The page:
I didn't know anything about the Torres Strait Islanders, so I did a little research. The islands are located off the northern tip of Australia. Wikipedia writes that the inhabitants of these islands are
culturally and genetically Melanesian peoples, as are the peoples of Papua New Guinea. They are distinct from the Aboriginal peoples of the rest of Australia, and are generally referred to separately... Their more recent, post-colonization history has seen new cultural influences, most notably the place of Christianity (particularly of the Baptist and Anglican strains) which caused major shifts in cultural paradigms, as well as subtler additions through the influence of Polynesian (particularly Rotuman) pearl-divers brought by black-birders in the 19th Century.
Apparently most Torres Strait Islanders these days are Christians of some sort or another. On July 1st (as they do each year), they celebrated the Coming of the Light, which marks the day the London Missionary Society first arrived in Torres Strait. The day is commemorated with re-enactments, community festivities and a series of feasts. Below is some artwork that I found online which commemorates this event, from 2007's 24th Telstra National Aboriginal and Torres Strait Islander Art Award:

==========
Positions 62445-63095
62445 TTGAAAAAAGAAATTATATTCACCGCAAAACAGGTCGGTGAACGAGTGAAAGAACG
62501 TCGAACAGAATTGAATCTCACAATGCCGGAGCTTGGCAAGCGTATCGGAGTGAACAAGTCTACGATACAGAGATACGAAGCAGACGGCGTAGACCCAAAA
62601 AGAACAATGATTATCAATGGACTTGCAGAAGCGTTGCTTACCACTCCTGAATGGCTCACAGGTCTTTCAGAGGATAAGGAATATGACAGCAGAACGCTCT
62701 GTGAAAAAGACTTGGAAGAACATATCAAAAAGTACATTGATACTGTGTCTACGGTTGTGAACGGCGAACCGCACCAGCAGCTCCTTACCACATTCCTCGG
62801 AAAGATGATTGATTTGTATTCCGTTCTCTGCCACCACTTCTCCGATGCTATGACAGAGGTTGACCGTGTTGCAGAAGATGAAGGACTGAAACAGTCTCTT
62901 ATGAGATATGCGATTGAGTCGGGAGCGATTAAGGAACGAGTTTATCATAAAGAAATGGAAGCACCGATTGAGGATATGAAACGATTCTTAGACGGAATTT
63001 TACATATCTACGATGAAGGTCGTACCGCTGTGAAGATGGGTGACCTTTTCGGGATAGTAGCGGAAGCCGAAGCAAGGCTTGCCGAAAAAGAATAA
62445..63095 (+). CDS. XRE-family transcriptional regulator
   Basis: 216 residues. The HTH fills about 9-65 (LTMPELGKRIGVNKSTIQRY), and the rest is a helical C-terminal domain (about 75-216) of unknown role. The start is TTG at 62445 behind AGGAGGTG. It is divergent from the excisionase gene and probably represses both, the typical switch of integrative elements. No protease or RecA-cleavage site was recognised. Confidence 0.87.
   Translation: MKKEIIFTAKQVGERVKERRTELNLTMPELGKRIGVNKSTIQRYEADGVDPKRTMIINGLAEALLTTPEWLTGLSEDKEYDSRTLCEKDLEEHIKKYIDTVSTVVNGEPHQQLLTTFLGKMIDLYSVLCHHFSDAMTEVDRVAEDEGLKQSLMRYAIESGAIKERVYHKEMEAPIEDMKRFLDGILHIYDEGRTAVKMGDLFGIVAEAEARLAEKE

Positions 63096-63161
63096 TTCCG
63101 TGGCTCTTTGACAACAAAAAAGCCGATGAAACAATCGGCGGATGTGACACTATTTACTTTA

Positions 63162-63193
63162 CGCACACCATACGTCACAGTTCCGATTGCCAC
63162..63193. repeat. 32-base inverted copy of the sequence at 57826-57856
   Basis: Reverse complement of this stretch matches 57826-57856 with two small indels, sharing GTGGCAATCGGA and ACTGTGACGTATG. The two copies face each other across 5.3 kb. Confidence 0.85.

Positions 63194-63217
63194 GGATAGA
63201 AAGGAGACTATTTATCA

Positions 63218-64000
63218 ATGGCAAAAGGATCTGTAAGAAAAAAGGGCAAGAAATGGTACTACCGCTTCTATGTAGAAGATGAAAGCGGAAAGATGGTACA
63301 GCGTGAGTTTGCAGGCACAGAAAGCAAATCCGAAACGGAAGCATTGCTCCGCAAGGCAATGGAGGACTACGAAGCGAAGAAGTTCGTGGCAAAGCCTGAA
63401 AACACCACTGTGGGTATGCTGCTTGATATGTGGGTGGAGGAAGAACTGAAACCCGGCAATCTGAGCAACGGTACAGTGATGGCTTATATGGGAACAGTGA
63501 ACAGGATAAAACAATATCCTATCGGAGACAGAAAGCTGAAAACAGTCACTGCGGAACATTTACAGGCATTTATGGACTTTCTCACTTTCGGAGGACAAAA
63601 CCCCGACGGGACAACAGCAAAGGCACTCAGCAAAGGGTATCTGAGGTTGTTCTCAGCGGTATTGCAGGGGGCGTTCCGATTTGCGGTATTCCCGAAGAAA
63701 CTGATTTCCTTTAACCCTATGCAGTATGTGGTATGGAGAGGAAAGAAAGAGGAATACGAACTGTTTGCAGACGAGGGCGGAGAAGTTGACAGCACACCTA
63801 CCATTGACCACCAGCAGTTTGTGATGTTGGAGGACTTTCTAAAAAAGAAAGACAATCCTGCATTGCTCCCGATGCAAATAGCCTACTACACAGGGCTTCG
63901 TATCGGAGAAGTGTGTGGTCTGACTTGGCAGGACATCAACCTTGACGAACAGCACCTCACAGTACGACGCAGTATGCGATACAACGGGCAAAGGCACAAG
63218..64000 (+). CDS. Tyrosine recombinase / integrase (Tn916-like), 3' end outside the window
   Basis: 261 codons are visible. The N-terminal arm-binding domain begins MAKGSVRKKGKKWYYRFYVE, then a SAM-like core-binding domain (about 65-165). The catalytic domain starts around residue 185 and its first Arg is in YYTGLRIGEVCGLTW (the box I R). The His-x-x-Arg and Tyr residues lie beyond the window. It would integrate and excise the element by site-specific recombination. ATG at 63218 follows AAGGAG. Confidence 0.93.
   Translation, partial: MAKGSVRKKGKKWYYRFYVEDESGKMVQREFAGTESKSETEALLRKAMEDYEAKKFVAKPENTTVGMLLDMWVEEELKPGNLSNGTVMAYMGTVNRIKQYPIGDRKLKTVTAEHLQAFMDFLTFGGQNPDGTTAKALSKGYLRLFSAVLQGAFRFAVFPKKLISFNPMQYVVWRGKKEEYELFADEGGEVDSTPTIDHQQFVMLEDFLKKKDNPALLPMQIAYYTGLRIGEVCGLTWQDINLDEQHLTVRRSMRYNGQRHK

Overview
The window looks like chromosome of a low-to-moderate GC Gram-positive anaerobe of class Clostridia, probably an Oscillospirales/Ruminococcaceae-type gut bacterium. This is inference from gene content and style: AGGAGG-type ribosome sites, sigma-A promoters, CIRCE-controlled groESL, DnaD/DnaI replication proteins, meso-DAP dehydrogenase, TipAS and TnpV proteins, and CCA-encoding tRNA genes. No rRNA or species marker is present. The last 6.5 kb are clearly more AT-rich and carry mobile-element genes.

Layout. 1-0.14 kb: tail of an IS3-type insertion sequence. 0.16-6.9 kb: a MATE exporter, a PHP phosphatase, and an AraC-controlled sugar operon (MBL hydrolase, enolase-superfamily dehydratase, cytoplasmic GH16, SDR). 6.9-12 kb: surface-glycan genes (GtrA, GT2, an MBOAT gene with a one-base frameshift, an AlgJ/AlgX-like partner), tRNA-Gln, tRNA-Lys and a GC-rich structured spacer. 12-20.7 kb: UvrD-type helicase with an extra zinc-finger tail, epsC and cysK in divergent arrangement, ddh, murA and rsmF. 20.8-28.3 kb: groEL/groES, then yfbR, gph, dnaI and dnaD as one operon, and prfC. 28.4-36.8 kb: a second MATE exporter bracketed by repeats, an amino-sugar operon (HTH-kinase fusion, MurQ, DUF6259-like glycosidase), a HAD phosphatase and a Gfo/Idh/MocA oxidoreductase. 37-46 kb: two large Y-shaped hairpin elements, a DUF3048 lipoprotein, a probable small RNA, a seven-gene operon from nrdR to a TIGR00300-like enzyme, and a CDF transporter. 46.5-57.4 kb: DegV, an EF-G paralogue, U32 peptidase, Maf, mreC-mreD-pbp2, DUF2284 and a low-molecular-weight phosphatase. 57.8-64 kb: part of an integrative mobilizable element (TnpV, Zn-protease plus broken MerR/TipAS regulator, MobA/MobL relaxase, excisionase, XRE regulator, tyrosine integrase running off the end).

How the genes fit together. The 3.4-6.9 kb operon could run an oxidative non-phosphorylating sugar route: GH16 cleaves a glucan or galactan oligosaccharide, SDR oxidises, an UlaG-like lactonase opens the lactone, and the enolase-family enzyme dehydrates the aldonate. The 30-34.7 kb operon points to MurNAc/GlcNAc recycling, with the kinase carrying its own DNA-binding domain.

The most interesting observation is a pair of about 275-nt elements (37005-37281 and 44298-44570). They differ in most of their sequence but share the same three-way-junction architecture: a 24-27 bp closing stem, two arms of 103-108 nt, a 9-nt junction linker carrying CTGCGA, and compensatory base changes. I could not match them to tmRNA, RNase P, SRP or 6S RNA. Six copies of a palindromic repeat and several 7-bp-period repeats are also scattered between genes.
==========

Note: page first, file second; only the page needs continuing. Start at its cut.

|Darnley Island Story of the Coming of the Light by Darnley Island Art Gang|
Linocut on paper
The subject of Torres Island Christianity and art is something that I want to investigate more in the future. Let me know if you know of any resources that I should particularly check out!
|Locals arrive in colourful dress as the Coming of the Light ceremony|
on Darnley Island begins. Photo Credit: Cathy Finch
For a few examples of contemporary non-Christian Torres Islander art from the National Gallery of Australia, click here. According to a video about a 19th century Torres Island mask, most art of this sort was destroyed after the missionaries arrived. Linocut and woodcut printmaking (as shown in the black and white example above) is an extension of traditional woodcarving practices in the islands.
|19th century mask from an island in the Torres Strait|
More examples of contemporary Torres Islander art can be seen here, here and here.